Baltimore City Enacts “Ban the Box” Law Restricting The Use Of Criminal Record Screening in Employment

Baxter, Baker, Sidle, Conn & Jones, P.A.
Employment Law Bulletin
June 2014
Baltimore City Enacts “Ban the Box” Law Restricting The Use Of Criminal Record Screening in Employment
Niccolò N. Donzella, Esquire


On May 28, 2014, the Mayor of Baltimore signed into law a new City ordinance, commonly known as “Ban the Box,” that prevents employers in the City from inquiring about a job applicant’s criminal record until a conditional offer of employment has been made. Excepting facilities serving minors and vulnerable adults, and where required or authorized by other law, Baltimore City employers may no longer ask about criminal records on application forms or in interviews. The law, which provides for civil and criminal penalties, goes into effect 90 days from May 28, 2014.

What is the purpose of the new law? The law is intended to address what the City Council finds to be pervasive discrimination against people with criminal records, particularly “people of color” and particularly in the area of employment. The law intends to assist such persons in finding employment by preventing employers from eliminating them from consideration based on an application or preliminary interview, thus assuring such applicants “an opportunity to be judged on his or her merit when initially applying for employment.”

Who is covered by the new law? The law covers applicants and employers, both of whom are broadly defined. An applicant is “any person who is being considered or who requests to be considered for employment in the City of Baltimore by a covered employer.” A “covered employer” is “any person that employs 10 or more full time equivalent employees in the City of Baltimore,” which includes both individuals and entities.

What type of employment is covered? The law defines employment to mean “any work for pay” and “any form of vocational or educational training, with or without pay,” and specifically includes “contractual, temporary, seasonal or contingent work” as well as “work though the services of a temporary or other employment agency.”

What activity is banned by the new law? The law prohibits covered employers from making “preliminary inquiries into [an applicant’s] criminal record.” Preliminary means prior to the employer’s extension of a conditional offer of employment, which may only be conditioned on a subsequent criminal background investigation or “some other contingency expressly communicated to the applicant at the time of the offer.” Thus, the law bars a covered employer from asking an applicant, either directly or indirectly, whether he or she has a criminal record or “otherwise has had criminal accusations brought against him or her.” Banned conduct includes questions or check boxes on applications, verbal questions during an interview, conducting a criminal background check, or “otherwise mak[ing] an inquiry of the applicant or others about whether the applicant has a criminal record or has had criminal accusations brought against him or her.” A “conviction” is defined as “any sentence arising from a verdict or plea of guilty or nolo contendere,” and it includes a sentence, incarceration or fine, and a suspended sentence.” While the law does not define “criminal accusations,” it is likely to be interpreted broadly to include indictments and arrests.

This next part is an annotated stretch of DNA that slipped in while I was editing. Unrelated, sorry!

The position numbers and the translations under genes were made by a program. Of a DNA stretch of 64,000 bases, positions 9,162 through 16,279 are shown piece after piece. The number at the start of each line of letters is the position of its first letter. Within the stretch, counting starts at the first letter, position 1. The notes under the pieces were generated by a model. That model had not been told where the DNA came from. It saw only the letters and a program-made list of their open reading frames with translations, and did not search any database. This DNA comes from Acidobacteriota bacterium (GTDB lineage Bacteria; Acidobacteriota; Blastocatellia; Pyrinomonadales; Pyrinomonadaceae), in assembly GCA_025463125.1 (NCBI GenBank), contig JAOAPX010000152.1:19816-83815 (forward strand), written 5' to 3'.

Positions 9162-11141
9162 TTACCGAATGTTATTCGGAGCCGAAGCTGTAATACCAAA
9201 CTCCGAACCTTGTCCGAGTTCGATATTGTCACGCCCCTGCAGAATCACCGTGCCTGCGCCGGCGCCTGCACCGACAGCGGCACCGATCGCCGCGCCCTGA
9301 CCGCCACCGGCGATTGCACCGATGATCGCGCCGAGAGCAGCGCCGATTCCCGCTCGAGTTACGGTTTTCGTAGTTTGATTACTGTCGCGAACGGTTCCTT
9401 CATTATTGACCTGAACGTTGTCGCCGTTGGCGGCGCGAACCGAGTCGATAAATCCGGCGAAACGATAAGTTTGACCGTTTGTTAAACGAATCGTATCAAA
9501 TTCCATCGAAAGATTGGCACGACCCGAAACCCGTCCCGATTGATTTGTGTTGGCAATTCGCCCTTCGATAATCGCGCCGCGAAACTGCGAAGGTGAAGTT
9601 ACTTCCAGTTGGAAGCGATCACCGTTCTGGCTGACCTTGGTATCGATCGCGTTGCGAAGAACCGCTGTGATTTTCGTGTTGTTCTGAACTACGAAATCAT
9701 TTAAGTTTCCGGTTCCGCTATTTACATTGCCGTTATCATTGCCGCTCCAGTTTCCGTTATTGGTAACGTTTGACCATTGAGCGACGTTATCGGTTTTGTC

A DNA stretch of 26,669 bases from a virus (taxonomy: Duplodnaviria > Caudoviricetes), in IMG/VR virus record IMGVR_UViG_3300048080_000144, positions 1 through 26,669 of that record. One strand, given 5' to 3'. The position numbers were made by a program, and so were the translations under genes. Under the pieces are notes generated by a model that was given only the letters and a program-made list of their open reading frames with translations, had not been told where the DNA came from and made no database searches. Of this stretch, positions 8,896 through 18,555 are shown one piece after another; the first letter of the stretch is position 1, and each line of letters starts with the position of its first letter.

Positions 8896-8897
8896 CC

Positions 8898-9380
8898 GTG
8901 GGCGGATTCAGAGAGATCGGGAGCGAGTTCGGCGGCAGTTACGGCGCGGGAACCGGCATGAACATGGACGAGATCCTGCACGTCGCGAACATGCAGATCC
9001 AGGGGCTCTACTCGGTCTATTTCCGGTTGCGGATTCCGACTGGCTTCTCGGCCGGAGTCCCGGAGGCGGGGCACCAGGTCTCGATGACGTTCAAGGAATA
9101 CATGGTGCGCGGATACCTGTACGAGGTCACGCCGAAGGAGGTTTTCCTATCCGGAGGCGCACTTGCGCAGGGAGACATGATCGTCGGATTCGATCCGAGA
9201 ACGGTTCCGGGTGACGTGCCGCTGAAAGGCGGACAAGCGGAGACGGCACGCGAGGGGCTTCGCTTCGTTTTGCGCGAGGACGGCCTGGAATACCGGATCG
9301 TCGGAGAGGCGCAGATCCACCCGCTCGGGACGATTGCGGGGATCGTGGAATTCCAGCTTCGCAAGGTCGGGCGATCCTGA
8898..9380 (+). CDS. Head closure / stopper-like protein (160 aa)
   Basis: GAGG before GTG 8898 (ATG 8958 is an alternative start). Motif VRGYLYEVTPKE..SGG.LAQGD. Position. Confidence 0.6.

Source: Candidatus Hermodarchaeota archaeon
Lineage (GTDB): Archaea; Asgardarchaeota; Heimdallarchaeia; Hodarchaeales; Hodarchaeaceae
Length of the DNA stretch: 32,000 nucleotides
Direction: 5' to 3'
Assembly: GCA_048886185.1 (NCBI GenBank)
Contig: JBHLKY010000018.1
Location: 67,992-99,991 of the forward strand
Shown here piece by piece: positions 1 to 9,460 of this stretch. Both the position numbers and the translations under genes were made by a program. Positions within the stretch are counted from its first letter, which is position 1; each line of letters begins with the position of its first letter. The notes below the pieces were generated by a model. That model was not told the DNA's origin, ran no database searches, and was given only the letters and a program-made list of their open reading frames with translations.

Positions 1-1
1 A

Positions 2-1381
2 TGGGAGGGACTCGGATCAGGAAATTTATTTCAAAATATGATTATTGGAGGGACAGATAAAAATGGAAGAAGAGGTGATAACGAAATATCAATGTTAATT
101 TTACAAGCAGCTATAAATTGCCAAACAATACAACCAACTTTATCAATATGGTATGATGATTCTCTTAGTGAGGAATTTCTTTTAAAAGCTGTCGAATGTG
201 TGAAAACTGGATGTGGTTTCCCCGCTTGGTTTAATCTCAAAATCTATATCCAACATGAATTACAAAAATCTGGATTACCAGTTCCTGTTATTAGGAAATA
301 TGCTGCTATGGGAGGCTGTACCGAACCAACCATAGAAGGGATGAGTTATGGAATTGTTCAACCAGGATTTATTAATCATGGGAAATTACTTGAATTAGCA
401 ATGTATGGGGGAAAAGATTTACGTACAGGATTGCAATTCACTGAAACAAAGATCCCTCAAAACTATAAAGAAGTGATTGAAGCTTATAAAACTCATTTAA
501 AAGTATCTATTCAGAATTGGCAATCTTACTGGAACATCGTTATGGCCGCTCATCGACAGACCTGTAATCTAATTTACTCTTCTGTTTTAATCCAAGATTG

Are there exceptions to the new law? Yes. Preliminary inquiries into an applicant’s criminal record are still permitted where “required or authorized by other law,” as for example can occur in government contracting and in certain security settings, as well as “facilities servicing minors and vulnerable adults.”

What penalties does the new law provide? The law provides for both civil and criminal penalties. On the civil side, an aggrieved applicant may file a complaint with the City’s Community Relations Commission, which is empowered to investigate the complaint, hold a hearing, and issue a decision. The Commission is also empowered to award the following relief: back pay, reinstatement, compensatory damages for “humiliation, embarrassment, and emotional distress,” expenses incurred in finding other employment, and reasonable attorneys’ fees. The Commission’s decisions are appealable to the Court of Special Appeals. On the criminal side, a violator of the law is guilty of a misdemeanor and subject to imprisonment for not more than 90 days and a fine of not more than $500 for each offense.

What action should employers take? Remove questions about criminal history from applications and interviews, and review employee handbooks and personnel policies for compliance. Human resources personnel involved in hiring should be trained in the requirements of the new law.

As always, please call if you have questions.